Evening on Nantucket Sound

Muskaget Island isn’t much of an island, it’s more of a sandbar that has a groady little airstrip on it. I’m not sure what it’s like there now, but in my youth no one could build on it for its ever shifting sands and occasional flooding high tides. It stands off the western point of Nantucket, just east of Wapua Point in Nantucket Bay.  The isolation of the island made it a great destination for a 14 year old sailor with a Boston Whaler capable of open ocean operation. It was a 12 hour trip in gentle seas to come up from Long Island Sound, hugging the coast all the way to Cape Cod and Martha’s Vineyard, and then across the Sound to the island. Newport provided a great place to fill up the tanks along the way, what with multiple marinas there. This put it just in reach during the long days of summer. As a result, I made the trip four times in two years, enjoying the freedom from supervision and the opportunity to show my dubious father that I was a responsible operator.

As such, in the Middle of August I made one of those trips, my mother packing me up with three coolers of food while my father saw to it that I had four 5 gallon gas tanks for my outboards as well as all of the appropriate safety equipment. I saw to it that I had all of the fishing gear I would need. Talk about your division of labor.

I arrived at the island and put in on the north side where a crescent bay and a soft sand beach made a great and protected landing spot, being in the lee of the prevailing trade winds that blew mostly on shore. I cut off my motors and hopped into about 2 and a half feet of water, letting th boat bob freely as I humped the contents to the beach. I left the twin gas tanks that were attached to my twin Mercury outboards, but one at a time, took the two spares to the beach. At least, I meant to. As I was yanking the second one out of the boat, I laid it on its side on the gunwale and the large mouth cap came off, dumping about two gallons of regular into the water. Grousing that I would have to spend money from my meager pockets, I carried the half empty tank to the beach and went back to get the boat. I planned to anchor it in the ever shallow water, with an iron anchor on the bow and a sea anchor astern. That would keep it nosed into the wind and safe, and prevent the need to beach the boat. At low tide, a beached boat might end up on the sand tens of feet from the water. Too much a task for a kid to drag it to the water.

I climbed into the boat and used an oar to pole myself to the position I wanted and set the anchors. I was abut to hop out and go ashore when I noticed the multicolored sheen of oil and gas from my earlier accident. I looked a 360 degree circle, and seeing no one about in the dimming dusk, I pulled out the emergency flare gun my father packet for me and figured I’d just go ahead and get rid of the gas spill. The gun went off with a whoosh …and then the floating fuel went off with a WHOOM! and a fireball shot at least a hundred feet into the air. I looked in horror at what I’d done, and feared the fire would take my boat. But it stayed away, and soon I was more relaxed and saw my flaming ocean as a bit funny.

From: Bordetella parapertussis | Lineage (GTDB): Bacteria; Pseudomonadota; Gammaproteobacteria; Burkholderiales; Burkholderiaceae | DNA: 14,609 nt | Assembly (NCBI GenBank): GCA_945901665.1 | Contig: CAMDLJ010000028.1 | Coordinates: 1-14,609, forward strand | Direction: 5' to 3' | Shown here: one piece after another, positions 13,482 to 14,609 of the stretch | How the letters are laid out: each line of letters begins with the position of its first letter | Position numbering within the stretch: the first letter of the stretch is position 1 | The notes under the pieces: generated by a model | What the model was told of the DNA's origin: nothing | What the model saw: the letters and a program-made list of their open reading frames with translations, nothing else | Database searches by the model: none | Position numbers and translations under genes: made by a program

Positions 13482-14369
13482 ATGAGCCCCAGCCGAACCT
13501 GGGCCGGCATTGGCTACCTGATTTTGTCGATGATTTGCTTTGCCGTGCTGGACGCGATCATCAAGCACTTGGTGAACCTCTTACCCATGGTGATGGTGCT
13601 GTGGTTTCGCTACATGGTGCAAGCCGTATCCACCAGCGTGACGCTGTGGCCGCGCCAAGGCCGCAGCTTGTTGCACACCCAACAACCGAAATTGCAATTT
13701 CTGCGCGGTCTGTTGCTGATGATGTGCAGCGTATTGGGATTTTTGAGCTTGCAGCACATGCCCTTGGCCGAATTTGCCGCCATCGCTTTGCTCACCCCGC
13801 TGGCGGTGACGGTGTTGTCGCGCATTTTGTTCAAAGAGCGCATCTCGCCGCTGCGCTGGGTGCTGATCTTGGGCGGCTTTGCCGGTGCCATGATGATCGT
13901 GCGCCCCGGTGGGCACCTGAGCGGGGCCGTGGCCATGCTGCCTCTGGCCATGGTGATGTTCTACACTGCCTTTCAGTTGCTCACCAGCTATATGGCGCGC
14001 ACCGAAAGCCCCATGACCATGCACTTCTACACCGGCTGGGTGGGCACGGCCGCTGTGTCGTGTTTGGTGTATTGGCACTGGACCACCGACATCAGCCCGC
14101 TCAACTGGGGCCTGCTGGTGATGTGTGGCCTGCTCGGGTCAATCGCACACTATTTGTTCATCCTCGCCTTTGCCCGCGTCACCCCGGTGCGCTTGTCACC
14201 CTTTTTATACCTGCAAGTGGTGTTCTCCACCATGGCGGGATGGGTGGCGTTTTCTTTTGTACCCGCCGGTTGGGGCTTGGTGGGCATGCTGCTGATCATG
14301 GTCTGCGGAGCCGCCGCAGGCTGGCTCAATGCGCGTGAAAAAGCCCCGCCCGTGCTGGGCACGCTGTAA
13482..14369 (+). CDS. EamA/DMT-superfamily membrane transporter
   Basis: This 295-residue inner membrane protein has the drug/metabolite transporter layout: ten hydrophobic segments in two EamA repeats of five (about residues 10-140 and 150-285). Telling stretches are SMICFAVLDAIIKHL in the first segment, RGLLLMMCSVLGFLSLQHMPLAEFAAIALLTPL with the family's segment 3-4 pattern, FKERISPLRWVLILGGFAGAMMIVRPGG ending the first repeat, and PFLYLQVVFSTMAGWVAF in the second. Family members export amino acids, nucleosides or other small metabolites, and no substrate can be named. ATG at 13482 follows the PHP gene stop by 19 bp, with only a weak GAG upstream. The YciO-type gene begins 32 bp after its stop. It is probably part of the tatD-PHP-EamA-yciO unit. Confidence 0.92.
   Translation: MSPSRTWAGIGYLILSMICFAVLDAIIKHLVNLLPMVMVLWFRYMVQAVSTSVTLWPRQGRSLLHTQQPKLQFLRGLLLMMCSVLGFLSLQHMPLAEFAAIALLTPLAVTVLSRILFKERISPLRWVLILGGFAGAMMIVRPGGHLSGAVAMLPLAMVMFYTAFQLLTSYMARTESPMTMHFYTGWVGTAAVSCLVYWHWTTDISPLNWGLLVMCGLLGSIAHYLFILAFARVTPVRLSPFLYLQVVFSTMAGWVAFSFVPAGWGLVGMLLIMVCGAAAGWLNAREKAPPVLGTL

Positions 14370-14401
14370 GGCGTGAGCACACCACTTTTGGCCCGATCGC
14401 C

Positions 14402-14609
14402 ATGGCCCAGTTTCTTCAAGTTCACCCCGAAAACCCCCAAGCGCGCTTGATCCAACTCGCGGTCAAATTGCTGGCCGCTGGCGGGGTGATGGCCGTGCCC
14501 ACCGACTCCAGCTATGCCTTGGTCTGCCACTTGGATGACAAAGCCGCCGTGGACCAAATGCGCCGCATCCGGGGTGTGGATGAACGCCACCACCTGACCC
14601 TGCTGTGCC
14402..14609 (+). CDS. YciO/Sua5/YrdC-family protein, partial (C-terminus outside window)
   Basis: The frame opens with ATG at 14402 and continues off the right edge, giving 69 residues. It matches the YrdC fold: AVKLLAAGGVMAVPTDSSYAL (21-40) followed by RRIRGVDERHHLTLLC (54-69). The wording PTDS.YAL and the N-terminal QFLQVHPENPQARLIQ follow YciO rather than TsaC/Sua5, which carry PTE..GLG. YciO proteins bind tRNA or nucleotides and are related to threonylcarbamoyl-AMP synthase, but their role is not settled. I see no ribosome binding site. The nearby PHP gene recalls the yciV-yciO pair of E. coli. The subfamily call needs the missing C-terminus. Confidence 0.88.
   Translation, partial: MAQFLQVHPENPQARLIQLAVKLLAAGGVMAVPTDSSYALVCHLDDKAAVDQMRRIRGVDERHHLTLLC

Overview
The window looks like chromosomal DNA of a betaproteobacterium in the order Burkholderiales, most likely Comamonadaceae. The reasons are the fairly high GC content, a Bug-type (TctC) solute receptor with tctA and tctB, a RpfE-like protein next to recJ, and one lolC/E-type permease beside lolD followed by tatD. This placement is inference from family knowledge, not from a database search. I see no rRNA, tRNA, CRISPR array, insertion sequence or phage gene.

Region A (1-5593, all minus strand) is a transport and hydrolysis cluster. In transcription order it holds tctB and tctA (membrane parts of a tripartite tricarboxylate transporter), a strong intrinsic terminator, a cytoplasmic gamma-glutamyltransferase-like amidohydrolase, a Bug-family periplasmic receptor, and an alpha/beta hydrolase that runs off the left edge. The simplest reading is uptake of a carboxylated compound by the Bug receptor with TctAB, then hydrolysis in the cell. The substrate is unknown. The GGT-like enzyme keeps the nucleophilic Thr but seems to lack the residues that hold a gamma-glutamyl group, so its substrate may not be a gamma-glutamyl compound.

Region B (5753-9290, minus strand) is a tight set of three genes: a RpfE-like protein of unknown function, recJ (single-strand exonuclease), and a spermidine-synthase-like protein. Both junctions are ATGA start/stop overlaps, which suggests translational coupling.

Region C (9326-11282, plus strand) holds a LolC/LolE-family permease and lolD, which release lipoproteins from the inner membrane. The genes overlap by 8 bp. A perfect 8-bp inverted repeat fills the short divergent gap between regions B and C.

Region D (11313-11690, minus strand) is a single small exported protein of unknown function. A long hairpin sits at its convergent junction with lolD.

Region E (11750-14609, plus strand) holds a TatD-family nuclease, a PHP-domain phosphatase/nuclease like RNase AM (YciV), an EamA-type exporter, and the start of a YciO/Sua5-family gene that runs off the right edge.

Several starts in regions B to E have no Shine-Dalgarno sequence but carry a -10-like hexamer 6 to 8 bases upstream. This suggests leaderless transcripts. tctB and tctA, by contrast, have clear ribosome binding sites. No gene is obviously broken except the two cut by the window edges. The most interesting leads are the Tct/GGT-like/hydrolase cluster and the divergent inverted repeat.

I took less than fifteen minutes before a Coast Guard vessel and four small craft from coastal Power Squadrons came on the run to see what happened. It took them no time to come ashore, the Squadrons in their craft and the Coast Guard in a launch. Under their stern grilling, I admitted to the spill, but swore on the saints that it ignited when I started one of my motors. They looked over my Whaler closely, giving me the suspicious eye because the boat showed no signs of soot. They left me to make my camp and feed and bed myself down, but they said they’d be keeping an eye out for me until I went home. Ha ha! I got away with it.

I thought.

When I got back home two days later, I was queried about my trip as my family sat at the dinner table. “So, son. How did the trip go?” asked my father.

“Okay.” I answered, shrugging.

“No excitement? Didn’t catch any fish?”


“No fires that could be seen twelve miles away and causing the Coast Guard to believe a ship exploded?” Uh, oh. Busted.


“Well what?” I explained the accident, telling my family the same lie I told the Coast Guard. “Well, I guess it would be best if the next time you take a trip, you have an adult with you to handle the heavy stuff, eh?”

My heart sank. Those words took all of the fun out of the idea of running around unattended. How much fun would it be to have a chaperon? Not much. Fortunately, the incident was forgotten and I continued on as the Master and Commander of the Kirk Maru (Japanese for Kirk Boat, what can I say, my parents went to Japan just before they bought the boat for me.) I managed to only have two other mishaps with the boat, one after watching Moby Dick with its Nantucket Sleigh Rides, and after I saw the movie Frogman where underwater demolition team members were retrieved from the water at high speed into a rubber raft tied aside the power boat. I think I’ll leave those stories for later.